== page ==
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Mon, 08 Nov 2010
Semi-boneless ham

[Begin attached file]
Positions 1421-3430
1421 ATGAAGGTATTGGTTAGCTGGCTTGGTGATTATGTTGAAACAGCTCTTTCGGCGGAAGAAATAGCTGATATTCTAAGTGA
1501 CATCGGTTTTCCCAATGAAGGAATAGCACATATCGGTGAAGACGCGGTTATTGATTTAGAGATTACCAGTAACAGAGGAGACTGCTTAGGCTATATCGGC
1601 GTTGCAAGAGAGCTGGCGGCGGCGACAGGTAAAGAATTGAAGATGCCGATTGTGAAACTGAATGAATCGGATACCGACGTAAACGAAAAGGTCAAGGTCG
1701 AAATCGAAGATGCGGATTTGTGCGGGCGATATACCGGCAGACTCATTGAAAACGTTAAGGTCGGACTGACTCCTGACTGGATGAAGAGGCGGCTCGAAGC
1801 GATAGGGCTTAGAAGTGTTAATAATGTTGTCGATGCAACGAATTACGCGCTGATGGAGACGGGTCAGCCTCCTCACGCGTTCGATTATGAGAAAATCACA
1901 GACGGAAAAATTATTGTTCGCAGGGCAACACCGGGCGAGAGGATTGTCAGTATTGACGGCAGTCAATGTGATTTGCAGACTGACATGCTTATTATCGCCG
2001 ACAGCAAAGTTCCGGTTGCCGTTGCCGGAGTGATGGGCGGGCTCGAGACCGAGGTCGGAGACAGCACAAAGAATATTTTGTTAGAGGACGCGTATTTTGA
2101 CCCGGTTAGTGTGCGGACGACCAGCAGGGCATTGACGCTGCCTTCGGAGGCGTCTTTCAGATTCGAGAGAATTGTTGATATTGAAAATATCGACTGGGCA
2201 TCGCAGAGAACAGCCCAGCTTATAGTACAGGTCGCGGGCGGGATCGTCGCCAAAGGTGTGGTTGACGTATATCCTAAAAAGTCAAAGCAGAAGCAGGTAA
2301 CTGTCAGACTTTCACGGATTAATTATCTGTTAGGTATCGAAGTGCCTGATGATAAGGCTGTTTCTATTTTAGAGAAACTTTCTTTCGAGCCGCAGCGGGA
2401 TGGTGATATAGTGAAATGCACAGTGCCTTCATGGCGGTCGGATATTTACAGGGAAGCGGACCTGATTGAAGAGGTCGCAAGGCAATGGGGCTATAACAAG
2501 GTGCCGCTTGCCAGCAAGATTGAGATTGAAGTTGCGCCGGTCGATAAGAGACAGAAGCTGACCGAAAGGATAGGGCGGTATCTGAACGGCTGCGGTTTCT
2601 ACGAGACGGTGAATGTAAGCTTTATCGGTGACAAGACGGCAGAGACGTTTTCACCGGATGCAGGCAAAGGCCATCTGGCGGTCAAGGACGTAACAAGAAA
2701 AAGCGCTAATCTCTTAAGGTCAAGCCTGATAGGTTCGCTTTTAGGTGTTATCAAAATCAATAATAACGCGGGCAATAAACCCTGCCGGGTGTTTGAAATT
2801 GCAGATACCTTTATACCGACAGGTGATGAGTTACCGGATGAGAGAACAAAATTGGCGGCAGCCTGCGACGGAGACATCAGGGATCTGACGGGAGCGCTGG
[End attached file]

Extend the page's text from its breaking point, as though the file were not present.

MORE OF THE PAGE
The term is informal, however, and it's not clear just what it should mean in all cases. For example, consider the set S of 1/n for every positive integer n. Is this set semi-infinite? It is bounded in both directions, since it is contained in [0, 1]. But as you move left through the set, you ancounter an infinite number of elements, so it ought to be semi-infinite in the same sense that S ∪ { 1-x : x ∈ S } is fully-infinite. Whatever sense that is. Informal and ill-defined it may be, but the term is widely used; one can easily find mentions in the literature of semi-infinite paths, semi-infinite strips, semi-infinite intervals, semi-infinite cylinders, and even semi-infinite reservoirs and conductors. The term has spawned an offshoot, the even stranger-sounding "quarter-infinite". This seems to refer to a geometric object that is unbounded in the same way that a quarter-plane is unbounded, where "in the same way" is left rather vague. Consider the set (depicted at left) of all points of the plane for which 0 ≤ |y/x| ≤ √3, for example; is this set quarter-infinite, or only 1/6-infinite? Is the set of points (depicted at right) with xy > 1 and x, y > 0 quarter-infinite? I wouldn't want to say. But the canonical example is simple: the product of two semi-infinite intervals is a quarter-infinite set. I was going to say that I had never seen an instance of the obvious next step, the eighth-infinite solid, but in researching this article I did run into a few. I can't say it trips off the tongue, however. And if we admit that a half of a quarter-infinite plane segment is also eighth-infinite, we could be getting ourselves into trouble. (This all reminds me of the complaint of J.H. Conway of the increasing use of the term "biunique". Conway sarcastically asked if he should expect to see "triunique" and soforth, culminating in the idiotic "polyunique".) Sometimes "semi" really does mean exactly one-half, as in "semimajor axis" (the longest segment from the center of an ellipse to its boundary), "semicubic parabola" (determined by an equation with a term kx^{3/2}), or "semiperimeter" (half the perimeter of a triangle). But just as often, "semi" is one of the dazzling supply of mathematical pejoratives. ("Abnormal, irregular, improper, degenerate, inadmissible, and otherwise undesirable", says Kelley's General Topology.) A semigroup, for example, is not half of a group, but rather an algebraic structure that possesses less structure than a group. Similarly, one has semiregular polyhedra and semidirect products. I was planning to end with a note that mathematics has so far avoided the "demisemi-" prefix. But alas! Google found this 1971 paper on Demi-semi-primal algebras and Mal'cev-type conditions.
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